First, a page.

Georgia's system of paying justices of the peace $5 for every search warrant they issue but nothing for warrant requests they reject was struck down as unconstitutional yesterday by a unanimous Supreme Court.
The court ruled that when a magistrate's income depends on the number of warrants he issues, his decisions lack the detachment required by the Fourth Amendment's ban on unreasonable searches and seizures.
The fee system was upheld last July by the Georgia Supreme Court over the dissents of two justices appointed by President-elect Jimmy Carter when he was governor, William B. Gunther and Harold N. Hill Jr. They were outvoted by two other Cater appointees and two justices appointed by former Gov. Carl Sanders.
According to the state court majority, the magistrates, who are unsalaried and often untrained in the law, were competent to decide whether to grant police warrant requests.
"We are not persuaded that a justice of the peace would violate his oath to earn a $5 fee," they said, noting that Winston Murphy, the magistrate in the contested case, had "testified that he had refused to issue search warrants on some occasions."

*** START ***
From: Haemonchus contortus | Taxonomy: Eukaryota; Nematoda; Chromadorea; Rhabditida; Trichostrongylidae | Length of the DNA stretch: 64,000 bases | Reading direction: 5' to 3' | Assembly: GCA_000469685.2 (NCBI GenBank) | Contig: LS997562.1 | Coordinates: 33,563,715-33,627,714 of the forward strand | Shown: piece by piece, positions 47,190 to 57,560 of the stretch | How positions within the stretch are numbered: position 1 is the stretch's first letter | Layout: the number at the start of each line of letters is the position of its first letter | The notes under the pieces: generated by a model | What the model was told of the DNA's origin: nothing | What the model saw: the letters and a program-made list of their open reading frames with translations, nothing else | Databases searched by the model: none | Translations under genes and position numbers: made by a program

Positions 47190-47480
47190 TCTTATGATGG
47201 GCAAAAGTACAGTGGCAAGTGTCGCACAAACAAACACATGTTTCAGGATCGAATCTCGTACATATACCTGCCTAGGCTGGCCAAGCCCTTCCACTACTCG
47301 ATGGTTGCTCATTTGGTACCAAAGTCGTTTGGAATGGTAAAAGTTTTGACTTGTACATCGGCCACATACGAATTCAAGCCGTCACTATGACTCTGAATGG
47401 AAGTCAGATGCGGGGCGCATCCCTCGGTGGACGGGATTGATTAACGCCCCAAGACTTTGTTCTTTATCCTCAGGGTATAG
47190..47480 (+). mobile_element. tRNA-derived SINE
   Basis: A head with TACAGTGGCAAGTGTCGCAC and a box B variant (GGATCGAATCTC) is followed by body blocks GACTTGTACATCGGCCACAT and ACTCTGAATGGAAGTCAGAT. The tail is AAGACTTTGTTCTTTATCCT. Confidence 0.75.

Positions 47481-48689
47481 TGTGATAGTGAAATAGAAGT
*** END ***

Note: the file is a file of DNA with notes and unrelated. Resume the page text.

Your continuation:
In his dissent, Justice Gunther said, "I simply cannot hold that neutrality and detachment exist in such a situation . . . It just seems to me that the state has 'stacked the deck' in its favor."
The U.S. Supreme Court agreed with Gunter. The fee system, the court said in an unsigned opinion, provides a judicial officer who "has a direct, personal, substantial pecuniary interest" in his decision to grant or deny permission to conduct a search.